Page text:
Or, if you would like a Digital Ocean droplet, you don't get the option of setting up openSUSE, as you only have Ubuntu, FreeBSD, Fedora, Debian and CentOS. Only Linode offer openSUSE. Hetzner used to offer openSUSE for their VPS, but for their cloud instances they only offer Ubuntu, Fedora, CentOS and Debian. So, this is a big issue if you like openSUSE.
Lets take Raspberry Pi for example. Even though openSUSE team have a 64bit Rpi3 version, it does not appear on the official Raspberry Pi website as an alternative OS to Raspbian, only Ubuntu MATE, Ubuntu Snappy Core and some others, but not openSUSE. So, you are out of luck on this one. If you want openSUSE on your Rpi3 you should search for their dedicated image on their website or Google.

For more information on openSUSE and Raspberry Pi 3, follow this link!

Nevertheless, one thing that I like about openSUSE is their community and its involvement in many great open source projects, like OBS, openQA, kiwi, yast and the Tumbleweed rolling distribution.

In the end

In 2017, I became a Linux trainer myself, at the same school that trained me. Therefore, I had to use something like Ubuntu/Mint to teach the new students. Thus, as I did not want to use any of them (I will tell at the end why), I decided to give Debian a try. I was really impressed, as I only tried Debian like 9 years ago and I was not impressed at all. I did not even manage to install the required drivers back then. That was a real turn off.

Thus, Debian Stable was my primary distribution for several years. I also installed it on my cloud instances. It worked flowlessly.

Nevertheless, starting this year, I decided to give the Red Hat family of distros a try. Therefore, I installed Fedora Linux Workstation edition on my laptops and NUC, and CentOS on my office desktop and Cloud instances. It was my first try with those distributions, and I must say that I am really impressed. Especially with Fedora, which has the latest and greatest packages available. CentOS has more outdated packages and this will give you a little bit of headache when you need to run newer packages, like for Ruby or PHP, just to name a few. But... you have the entire Red Hat enterprise ecosystem to your fingertips, which is a great thing. Anyway, I never gave up on Debian, as I am always using it on my systems, in the form of stable or testing.

Thus, what I choose?

Well, is complicated...

I have a strict policy on choosing a distro. First, it has to have a strict MAC/RBAC implementation, to have a strict policy on Security Bulletins and security patches implementation and to support UEFI and SecureBoot.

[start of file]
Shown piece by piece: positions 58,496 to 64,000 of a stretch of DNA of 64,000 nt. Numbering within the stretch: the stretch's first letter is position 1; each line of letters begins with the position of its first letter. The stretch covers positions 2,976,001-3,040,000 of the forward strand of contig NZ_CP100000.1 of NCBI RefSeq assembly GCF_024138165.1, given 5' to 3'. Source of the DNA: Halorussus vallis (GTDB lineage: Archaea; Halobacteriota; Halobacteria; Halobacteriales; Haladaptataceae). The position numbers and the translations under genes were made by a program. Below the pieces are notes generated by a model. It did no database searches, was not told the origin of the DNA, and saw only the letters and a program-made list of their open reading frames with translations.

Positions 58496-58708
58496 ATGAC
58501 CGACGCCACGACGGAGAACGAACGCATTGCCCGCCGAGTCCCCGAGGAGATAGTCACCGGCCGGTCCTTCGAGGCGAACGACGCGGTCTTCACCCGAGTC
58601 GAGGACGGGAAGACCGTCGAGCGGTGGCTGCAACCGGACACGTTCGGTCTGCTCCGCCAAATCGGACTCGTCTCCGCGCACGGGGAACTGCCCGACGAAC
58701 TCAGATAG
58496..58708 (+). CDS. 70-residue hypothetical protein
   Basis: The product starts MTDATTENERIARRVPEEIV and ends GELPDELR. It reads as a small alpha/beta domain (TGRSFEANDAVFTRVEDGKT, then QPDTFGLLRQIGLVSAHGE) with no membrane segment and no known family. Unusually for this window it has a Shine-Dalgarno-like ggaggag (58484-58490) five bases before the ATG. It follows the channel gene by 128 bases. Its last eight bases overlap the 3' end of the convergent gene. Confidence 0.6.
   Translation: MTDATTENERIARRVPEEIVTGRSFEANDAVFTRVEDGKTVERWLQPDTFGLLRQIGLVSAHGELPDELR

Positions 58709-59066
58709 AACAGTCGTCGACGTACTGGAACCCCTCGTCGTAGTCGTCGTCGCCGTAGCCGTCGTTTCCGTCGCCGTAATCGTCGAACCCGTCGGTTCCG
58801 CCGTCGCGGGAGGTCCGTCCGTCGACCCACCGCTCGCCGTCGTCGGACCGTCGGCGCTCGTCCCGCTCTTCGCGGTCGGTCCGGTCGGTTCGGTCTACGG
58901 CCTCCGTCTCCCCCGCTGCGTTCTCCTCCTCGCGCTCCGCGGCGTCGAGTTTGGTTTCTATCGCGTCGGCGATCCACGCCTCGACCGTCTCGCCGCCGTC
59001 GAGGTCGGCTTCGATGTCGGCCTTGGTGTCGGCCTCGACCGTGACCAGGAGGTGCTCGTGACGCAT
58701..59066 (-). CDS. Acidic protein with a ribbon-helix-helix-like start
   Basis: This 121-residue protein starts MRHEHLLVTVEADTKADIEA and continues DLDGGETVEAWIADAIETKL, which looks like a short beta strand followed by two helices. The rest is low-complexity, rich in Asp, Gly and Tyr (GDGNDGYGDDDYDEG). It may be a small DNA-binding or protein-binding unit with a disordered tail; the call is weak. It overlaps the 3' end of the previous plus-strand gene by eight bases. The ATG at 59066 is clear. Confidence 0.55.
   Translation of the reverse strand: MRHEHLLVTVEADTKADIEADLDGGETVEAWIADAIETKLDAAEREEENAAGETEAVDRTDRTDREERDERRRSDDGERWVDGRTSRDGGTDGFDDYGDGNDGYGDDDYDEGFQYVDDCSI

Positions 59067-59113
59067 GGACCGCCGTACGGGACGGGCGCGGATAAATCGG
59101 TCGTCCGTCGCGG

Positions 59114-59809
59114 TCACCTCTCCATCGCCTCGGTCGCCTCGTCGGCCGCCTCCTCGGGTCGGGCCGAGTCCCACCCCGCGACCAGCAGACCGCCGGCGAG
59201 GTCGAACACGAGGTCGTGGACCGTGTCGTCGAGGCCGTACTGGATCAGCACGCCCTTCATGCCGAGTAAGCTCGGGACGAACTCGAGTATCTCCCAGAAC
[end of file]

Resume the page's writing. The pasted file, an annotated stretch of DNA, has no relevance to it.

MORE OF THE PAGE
For personal workstation

For personal use, as a home user and occasionally Server administrator, I would go with Debian Stretch on all my systems, including the cloud. This would make everything much more simple, as I have all the packages I need on a desktop/workstation and also on my server. BUT, Debian fails at my first and third requirements as it does not support SecureBoot and does not have AppArmor activated by default (AppArmor and SELinux are MAC's - Mandatory Access Controls). But you can install and use it, and I will just might show you how in an article some day.

Nevertheless, Debian gives you the advantage of a vast ecosystem of different distributions. You have the original Debian, then you have Ubuntu and Mint with all the spins and flavours, you have Kali, Tails for forensics, and then you have Raspbian and Ubuntu Core for Raspberry Pi 3. For servers you have Debian Stable and Ubuntu LTS. You also have KDE Neon from the KDE community based on Ubuntu. Therefore, you have much more then the RPM ecosystem is offering you.

Besides Debian I am still remaining with openSUSE and the Red Hat family.
OpenSUSE has AppArmor activated by default and supports SecureBoot. Thus, openSUSE would be my first choice, but to be honest, I really enjoy Fedora! You have the latest and greatest and you have the ecosystem of both worlds, the leading edge and the enterprise. Now, I don't say that you should use Fedora on your server, even though you could, but it is very similar to CentOS, it's bigger sibling.

For Raspberry Pi

Besides Raspbian, I wrote early that openSUSE has a RPi3 version - this being the only 64bit version available for RPi3. Besides those, Fedora and CentOS also have versions for RPi3 available. If you would like to try them, please follow the links below:

Fedora for ARM


CentOS ARM


Or for Raspbian and openSUSE use the following links:


openSUSE for RPi3


Raspbian

For development

Also, for a development workstation, I would use Debian Testing, openSUSE Leap or Tumbleweed, Fedora and why not, CentOS. Fedora gives you all you need in terms of latest development packages and versioning. Also, Fedora is the upstream of all things Linux. On the other hand, openSUSE gives you stable and rolling versions, depending on your needs. Debian Testing is a great distribution is you want to have a rolling distro on the DEB side, offering latest "stable" packages that are still tested and might end up in the final "stable" distro after two years. CentOS is offering you a stable platform for enterprise development, and it deserves your attention and interest.